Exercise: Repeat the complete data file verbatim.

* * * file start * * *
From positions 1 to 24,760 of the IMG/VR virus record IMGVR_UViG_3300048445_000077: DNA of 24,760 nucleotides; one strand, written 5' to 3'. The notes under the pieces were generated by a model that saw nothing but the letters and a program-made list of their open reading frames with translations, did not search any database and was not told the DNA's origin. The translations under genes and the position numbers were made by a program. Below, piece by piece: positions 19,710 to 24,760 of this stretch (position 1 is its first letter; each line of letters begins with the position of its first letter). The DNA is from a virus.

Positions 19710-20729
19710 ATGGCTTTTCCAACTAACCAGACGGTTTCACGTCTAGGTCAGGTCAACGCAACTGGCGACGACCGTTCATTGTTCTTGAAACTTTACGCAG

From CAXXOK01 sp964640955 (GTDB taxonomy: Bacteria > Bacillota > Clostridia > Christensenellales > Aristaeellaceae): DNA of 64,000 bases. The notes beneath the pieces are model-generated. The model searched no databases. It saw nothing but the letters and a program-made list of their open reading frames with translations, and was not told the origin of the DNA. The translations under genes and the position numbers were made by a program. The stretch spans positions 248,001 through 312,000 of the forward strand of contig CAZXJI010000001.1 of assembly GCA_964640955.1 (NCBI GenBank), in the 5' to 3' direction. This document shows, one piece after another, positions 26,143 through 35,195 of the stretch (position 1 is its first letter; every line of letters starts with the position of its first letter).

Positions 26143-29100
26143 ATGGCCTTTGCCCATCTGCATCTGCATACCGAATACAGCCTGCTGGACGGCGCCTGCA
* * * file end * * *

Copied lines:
From positions 1 to 24,760 of the IMG/VR virus record IMGVR_UViG_3300048445_000077: DNA of 24,760 nucleotides; one strand, written 5' to 3'. The notes under the pieces were generated by a model that saw nothing but the letters and a program-made list of their open reading frames with translations, did not search any database and was not told the DNA's origin. The translations under genes and the position numbers were made by a program. Below, piece by piece: positions 19,710 to 24,760 of this stretch (position 1 is its first letter; each line of letters begins with the position of its first letter). The DNA is from a virus.

Positions 19710-20729
19710 ATGGCTTTTCCAACTAACCAGACGGTTTCACGTCTAGGTCAGGTCAACGCAACTGGCGACGACCGTTCATTGTTCTTGAAACTTTACGCAG

From CAXXOK01 sp964640955 (GTDB taxonomy: Bacteria > Bacillota > Clostridia > Christensenellales > Aristaeellaceae): DNA of 64,000 bases. The notes beneath the pieces are model-generated. The model searched no databases. It saw nothing but the letters and a program-made list of their open reading frames with translations, and was not told the origin of the DNA. The translations under genes and the position numbers were made by a program. The stretch spans positions 248,001 through 312,000 of the forward strand of contig CAZXJI010000001.1 of assembly GCA_964640955.1 (NCBI GenBank), in the 5' to 3' direction. This document shows, one piece after another, positions 26,143 through 35,195 of the stretch (position 1 is its first letter; every line of letters starts with the position of its first letter).

Positions 26143-29100
26143 ATGGCCTTTGCCCATCTGCATCTGCATACCGAATACAGCCTGCTGGACGGCGCCTGCA